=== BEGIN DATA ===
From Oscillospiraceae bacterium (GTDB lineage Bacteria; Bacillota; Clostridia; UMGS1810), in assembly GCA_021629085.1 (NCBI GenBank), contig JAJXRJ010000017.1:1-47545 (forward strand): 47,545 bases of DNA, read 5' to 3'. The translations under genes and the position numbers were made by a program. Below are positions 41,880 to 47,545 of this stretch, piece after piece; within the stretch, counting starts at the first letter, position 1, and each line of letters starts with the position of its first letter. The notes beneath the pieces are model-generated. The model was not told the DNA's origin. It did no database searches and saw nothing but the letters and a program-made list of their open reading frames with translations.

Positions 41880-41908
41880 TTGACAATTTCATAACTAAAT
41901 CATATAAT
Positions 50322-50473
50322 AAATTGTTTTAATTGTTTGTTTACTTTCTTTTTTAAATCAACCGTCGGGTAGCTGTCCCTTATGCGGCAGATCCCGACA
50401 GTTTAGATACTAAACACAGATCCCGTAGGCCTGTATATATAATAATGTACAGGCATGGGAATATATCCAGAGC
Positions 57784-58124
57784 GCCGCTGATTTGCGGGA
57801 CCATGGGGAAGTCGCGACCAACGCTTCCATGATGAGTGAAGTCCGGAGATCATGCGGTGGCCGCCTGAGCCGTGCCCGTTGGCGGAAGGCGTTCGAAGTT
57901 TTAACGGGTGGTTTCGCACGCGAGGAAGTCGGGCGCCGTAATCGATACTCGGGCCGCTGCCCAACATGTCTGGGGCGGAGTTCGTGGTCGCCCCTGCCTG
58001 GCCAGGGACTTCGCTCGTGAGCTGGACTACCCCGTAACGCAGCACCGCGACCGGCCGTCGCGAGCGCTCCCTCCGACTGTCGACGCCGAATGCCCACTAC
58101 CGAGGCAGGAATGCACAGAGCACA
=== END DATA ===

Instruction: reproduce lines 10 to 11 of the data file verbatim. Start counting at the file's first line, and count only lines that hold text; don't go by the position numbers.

57801 CCATGGGGAAGTCGCGACCAACGCTTCCATGATGAGTGAAGTCCGGAGATCATGCGGTGGCCGCCTGAGCCGTGCCCGTTGGCGGAAGGCGTTCGAAGTT
57901 TTAACGGGTGGTTTCGCACGCGAGGAAGTCGGGCGCCGTAATCGATACTCGGGCCGCTGCCCAACATGTCTGGGGCGGAGTTCGTGGTCGCCCCTGCCTG